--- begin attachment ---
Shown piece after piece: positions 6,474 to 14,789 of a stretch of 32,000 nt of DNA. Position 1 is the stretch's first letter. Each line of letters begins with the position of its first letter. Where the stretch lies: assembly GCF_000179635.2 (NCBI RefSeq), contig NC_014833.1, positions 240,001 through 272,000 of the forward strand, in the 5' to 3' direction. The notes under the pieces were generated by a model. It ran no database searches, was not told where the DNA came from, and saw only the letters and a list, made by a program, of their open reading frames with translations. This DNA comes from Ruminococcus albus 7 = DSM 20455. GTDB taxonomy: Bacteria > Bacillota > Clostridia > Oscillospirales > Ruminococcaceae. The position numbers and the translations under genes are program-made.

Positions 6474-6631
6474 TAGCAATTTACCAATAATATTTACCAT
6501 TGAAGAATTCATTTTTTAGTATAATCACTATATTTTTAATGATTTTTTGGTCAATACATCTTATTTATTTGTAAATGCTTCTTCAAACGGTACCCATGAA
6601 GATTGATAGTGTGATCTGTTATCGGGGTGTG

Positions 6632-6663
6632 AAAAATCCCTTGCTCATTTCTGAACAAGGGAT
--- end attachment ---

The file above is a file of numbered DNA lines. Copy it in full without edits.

Shown piece after piece: positions 6,474 to 14,789 of a stretch of 32,000 nt of DNA. Position 1 is the stretch's first letter. Each line of letters begins with the position of its first letter. Where the stretch lies: assembly GCF_000179635.2 (NCBI RefSeq), contig NC_014833.1, positions 240,001 through 272,000 of the forward strand, in the 5' to 3' direction. The notes under the pieces were generated by a model. It ran no database searches, was not told where the DNA came from, and saw only the letters and a list, made by a program, of their open reading frames with translations. This DNA comes from Ruminococcus albus 7 = DSM 20455. GTDB taxonomy: Bacteria > Bacillota > Clostridia > Oscillospirales > Ruminococcaceae. The position numbers and the translations under genes are program-made.

Positions 6474-6631
6474 TAGCAATTTACCAATAATATTTACCAT
6501 TGAAGAATTCATTTTTTAGTATAATCACTATATTTTTAATGATTTTTTGGTCAATACATCTTATTTATTTGTAAATGCTTCTTCAAACGGTACCCATGAA
6601 GATTGATAGTGTGATCTGTTATCGGGGTGTG

Positions 6632-6663
6632 AAAAATCCCTTGCTCATTTCTGAACAAGGGAT